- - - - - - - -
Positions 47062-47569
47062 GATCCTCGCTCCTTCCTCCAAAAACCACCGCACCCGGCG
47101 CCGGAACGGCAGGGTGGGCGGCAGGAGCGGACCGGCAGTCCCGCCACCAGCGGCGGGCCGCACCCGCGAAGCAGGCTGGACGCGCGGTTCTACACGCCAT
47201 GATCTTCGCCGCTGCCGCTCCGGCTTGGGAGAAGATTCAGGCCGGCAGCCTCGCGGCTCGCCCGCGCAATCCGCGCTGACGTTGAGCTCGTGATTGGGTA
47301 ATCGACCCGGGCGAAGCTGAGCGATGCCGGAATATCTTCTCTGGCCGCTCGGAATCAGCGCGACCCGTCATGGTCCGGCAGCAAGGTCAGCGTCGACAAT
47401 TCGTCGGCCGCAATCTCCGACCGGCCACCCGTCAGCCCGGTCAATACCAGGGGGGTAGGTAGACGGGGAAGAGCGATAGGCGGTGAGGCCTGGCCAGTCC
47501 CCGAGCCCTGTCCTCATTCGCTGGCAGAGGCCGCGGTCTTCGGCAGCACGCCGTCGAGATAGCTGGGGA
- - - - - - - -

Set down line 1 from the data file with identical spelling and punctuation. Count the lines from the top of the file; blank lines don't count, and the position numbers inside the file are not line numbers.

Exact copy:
Positions 47062-47569